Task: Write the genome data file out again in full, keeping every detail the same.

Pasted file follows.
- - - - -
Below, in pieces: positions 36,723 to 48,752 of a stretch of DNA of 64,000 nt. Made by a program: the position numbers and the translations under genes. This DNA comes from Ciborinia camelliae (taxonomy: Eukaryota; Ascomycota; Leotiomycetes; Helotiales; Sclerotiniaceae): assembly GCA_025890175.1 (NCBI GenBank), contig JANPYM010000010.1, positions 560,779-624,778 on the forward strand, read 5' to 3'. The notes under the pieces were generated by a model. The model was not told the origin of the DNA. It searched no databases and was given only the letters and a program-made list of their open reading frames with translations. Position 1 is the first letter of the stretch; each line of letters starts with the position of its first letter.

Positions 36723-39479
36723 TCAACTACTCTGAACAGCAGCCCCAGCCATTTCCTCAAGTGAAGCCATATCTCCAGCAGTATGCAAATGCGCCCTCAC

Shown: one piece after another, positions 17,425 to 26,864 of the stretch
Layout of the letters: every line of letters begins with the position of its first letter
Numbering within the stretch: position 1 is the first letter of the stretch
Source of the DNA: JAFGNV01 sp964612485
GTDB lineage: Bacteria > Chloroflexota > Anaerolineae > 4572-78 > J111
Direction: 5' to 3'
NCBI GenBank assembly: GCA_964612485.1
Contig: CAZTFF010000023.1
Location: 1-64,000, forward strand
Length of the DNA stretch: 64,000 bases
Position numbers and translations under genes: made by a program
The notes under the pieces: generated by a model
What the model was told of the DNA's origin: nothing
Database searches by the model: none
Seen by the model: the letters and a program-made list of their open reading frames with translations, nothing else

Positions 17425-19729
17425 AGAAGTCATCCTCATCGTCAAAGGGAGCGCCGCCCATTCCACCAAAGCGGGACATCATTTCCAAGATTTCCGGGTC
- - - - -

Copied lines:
Below, in pieces: positions 36,723 to 48,752 of a stretch of DNA of 64,000 nt. Made by a program: the position numbers and the translations under genes. This DNA comes from Ciborinia camelliae (taxonomy: Eukaryota; Ascomycota; Leotiomycetes; Helotiales; Sclerotiniaceae): assembly GCA_025890175.1 (NCBI GenBank), contig JANPYM010000010.1, positions 560,779-624,778 on the forward strand, read 5' to 3'. The notes under the pieces were generated by a model. The model was not told the origin of the DNA. It searched no databases and was given only the letters and a program-made list of their open reading frames with translations. Position 1 is the first letter of the stretch; each line of letters starts with the position of its first letter.

Positions 36723-39479
36723 TCAACTACTCTGAACAGCAGCCCCAGCCATTTCCTCAAGTGAAGCCATATCTCCAGCAGTATGCAAATGCGCCCTCAC

Shown: one piece after another, positions 17,425 to 26,864 of the stretch
Layout of the letters: every line of letters begins with the position of its first letter
Numbering within the stretch: position 1 is the first letter of the stretch
Source of the DNA: JAFGNV01 sp964612485
GTDB lineage: Bacteria > Chloroflexota > Anaerolineae > 4572-78 > J111
Direction: 5' to 3'
NCBI GenBank assembly: GCA_964612485.1
Contig: CAZTFF010000023.1
Location: 1-64,000, forward strand
Length of the DNA stretch: 64,000 bases
Position numbers and translations under genes: made by a program
The notes under the pieces: generated by a model
What the model was told of the DNA's origin: nothing
Database searches by the model: none
Seen by the model: the letters and a program-made list of their open reading frames with translations, nothing else

Positions 17425-19729
17425 AGAAGTCATCCTCATCGTCAAAGGGAGCGCCGCCCATTCCACCAAAGCGGGACATCATTTCCAAGATTTCCGGGTC